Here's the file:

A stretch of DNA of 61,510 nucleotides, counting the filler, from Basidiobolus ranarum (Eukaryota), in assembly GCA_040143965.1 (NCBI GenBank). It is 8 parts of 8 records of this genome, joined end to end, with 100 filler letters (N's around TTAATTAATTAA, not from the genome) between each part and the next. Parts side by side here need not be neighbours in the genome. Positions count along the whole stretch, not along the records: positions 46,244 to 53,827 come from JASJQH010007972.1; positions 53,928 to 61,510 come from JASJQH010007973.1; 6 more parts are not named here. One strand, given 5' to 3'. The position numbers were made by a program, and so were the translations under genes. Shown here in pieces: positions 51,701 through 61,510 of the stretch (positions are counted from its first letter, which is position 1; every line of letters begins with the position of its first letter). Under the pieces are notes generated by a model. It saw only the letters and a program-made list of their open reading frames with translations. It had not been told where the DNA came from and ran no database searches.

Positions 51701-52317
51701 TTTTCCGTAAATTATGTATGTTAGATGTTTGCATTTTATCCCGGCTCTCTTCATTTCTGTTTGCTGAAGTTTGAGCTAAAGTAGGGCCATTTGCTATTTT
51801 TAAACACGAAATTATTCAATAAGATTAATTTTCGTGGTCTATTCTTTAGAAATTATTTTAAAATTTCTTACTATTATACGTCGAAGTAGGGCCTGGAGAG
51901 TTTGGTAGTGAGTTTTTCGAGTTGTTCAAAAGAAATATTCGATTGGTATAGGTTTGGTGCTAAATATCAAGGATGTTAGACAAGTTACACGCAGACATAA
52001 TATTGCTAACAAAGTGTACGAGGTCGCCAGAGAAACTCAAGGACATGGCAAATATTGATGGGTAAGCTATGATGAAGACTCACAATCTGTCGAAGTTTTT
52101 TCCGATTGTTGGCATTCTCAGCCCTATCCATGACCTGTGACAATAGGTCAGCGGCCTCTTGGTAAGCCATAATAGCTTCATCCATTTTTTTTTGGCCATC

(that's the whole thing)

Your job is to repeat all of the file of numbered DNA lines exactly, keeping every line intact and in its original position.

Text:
A stretch of DNA of 61,510 nucleotides, counting the filler, from Basidiobolus ranarum (Eukaryota), in assembly GCA_040143965.1 (NCBI GenBank). It is 8 parts of 8 records of this genome, joined end to end, with 100 filler letters (N's around TTAATTAATTAA, not from the genome) between each part and the next. Parts side by side here need not be neighbours in the genome. Positions count along the whole stretch, not along the records: positions 46,244 to 53,827 come from JASJQH010007972.1; positions 53,928 to 61,510 come from JASJQH010007973.1; 6 more parts are not named here. One strand, given 5' to 3'. The position numbers were made by a program, and so were the translations under genes. Shown here in pieces: positions 51,701 through 61,510 of the stretch (positions are counted from its first letter, which is position 1; every line of letters begins with the position of its first letter). Under the pieces are notes generated by a model. It saw only the letters and a program-made list of their open reading frames with translations. It had not been told where the DNA came from and ran no database searches.

Positions 51701-52317
51701 TTTTCCGTAAATTATGTATGTTAGATGTTTGCATTTTATCCCGGCTCTCTTCATTTCTGTTTGCTGAAGTTTGAGCTAAAGTAGGGCCATTTGCTATTTT
51801 TAAACACGAAATTATTCAATAAGATTAATTTTCGTGGTCTATTCTTTAGAAATTATTTTAAAATTTCTTACTATTATACGTCGAAGTAGGGCCTGGAGAG
51901 TTTGGTAGTGAGTTTTTCGAGTTGTTCAAAAGAAATATTCGATTGGTATAGGTTTGGTGCTAAATATCAAGGATGTTAGACAAGTTACACGCAGACATAA
52001 TATTGCTAACAAAGTGTACGAGGTCGCCAGAGAAACTCAAGGACATGGCAAATATTGATGGGTAAGCTATGATGAAGACTCACAATCTGTCGAAGTTTTT
52101 TCCGATTGTTGGCATTCTCAGCCCTATCCATGACCTGTGACAATAGGTCAGCGGCCTCTTGGTAAGCCATAATAGCTTCATCCATTTTTTTTTGGCCATC